Documents: Obama friend Whitaker had history with Jeremiah Wright

Patient dumping describes an unethical practice of hospitals refusing to admit patients based on their inability to pay for health care services. Patient dumping typically involves referring those patients to other hospitals or turning them away entirely. A 1986 federal law requires hospitals that accept Medicare payments to provide emergency treatment to patients who need it, regardless of their financial status.

Jouriles suggested in 2009 that the Obama-allied Chicago program was a scheme money-hungry hospital executives hatched to take advantage of minorities and the poor in Chicago.

“The medical center is reducing emergency care access to its local community, while at the same time, opening a ‘side door’ to a ‘specialty intake area’ to provide emergency care to medical center private patients,” Jouriles said then in a statement. “This is a dangerous precedent that could have catastrophic effects in poor neighborhoods across the country.”

“Congress needs to hold hearings about the problems facing emergency patients. If other community, non-profit hospitals follow this example and shift the lion’s share of resources to its high-revenue elective patients and procedures, it will leave many emergency patients virtually out in the cold. The University of Chicago Medical Center is located in a poor neighborhood whose residents have few, if any, other options for emergency care.”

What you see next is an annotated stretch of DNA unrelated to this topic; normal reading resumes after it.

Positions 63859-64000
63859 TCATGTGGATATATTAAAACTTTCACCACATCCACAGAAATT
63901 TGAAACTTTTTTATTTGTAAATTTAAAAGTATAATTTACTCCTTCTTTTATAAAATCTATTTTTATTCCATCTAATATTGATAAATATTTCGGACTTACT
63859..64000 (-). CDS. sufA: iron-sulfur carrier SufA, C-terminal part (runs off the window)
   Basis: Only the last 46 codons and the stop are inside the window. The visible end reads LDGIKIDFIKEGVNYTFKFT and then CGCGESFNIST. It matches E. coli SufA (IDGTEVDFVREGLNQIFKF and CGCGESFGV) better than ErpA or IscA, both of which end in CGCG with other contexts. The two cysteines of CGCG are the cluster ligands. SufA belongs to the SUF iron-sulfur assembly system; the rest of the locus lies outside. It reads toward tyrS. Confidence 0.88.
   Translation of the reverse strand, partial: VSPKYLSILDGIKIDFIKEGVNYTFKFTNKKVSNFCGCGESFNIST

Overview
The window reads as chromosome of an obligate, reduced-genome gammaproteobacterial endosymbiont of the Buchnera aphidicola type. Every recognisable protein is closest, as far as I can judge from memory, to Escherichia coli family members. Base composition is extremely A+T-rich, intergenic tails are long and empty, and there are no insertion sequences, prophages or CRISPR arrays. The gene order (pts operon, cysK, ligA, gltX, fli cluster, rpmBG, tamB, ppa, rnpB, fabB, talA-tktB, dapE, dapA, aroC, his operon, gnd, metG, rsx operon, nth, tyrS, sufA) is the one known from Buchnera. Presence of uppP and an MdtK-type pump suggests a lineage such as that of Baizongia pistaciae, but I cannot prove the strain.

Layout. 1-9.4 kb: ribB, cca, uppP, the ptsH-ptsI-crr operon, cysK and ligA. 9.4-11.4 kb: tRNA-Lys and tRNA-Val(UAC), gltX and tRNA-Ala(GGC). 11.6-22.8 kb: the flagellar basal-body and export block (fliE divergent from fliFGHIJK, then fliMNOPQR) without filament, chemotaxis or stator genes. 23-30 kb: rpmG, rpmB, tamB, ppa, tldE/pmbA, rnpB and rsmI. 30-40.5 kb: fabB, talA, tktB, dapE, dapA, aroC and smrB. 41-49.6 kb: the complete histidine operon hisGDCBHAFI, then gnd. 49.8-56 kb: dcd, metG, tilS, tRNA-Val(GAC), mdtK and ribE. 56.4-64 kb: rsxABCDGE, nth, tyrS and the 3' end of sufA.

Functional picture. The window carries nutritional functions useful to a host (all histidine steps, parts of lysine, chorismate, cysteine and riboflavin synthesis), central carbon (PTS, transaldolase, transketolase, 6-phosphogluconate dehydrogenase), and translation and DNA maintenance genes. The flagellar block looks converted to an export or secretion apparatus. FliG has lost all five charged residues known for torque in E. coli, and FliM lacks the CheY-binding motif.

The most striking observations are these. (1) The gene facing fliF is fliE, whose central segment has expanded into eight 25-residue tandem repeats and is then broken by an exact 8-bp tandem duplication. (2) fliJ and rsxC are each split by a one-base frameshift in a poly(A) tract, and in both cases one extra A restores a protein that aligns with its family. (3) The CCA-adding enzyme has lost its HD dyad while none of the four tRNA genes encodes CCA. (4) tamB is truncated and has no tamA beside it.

Though he has attempted to distance himself from Wright since the pastor’s incendiary and divisive ideology was exposed during his 2008 presidential campaign, Obama has kept Whitaker close. Whitaker often golfs with Obama and has been referred to in White House pool reports as the president’s “pal.” Whitaker also occasionally vacations with the first family.

Obama has kept Whitaker professionally close, too. On Monday, White House Dossier reported that the Department of Health and Human Services awarded the Urban Health Initiative a $5.9 million taxpayer grant. It was one of only 26 programs — out of 3,000 applicants — to get any of the $1 billion Obama set aside for his “We Can’t Wait” initiative, which the administration says is aimed at job creation through executive action.

The Department of Health and Human Services denies any White House involvement in the grant award decisions.

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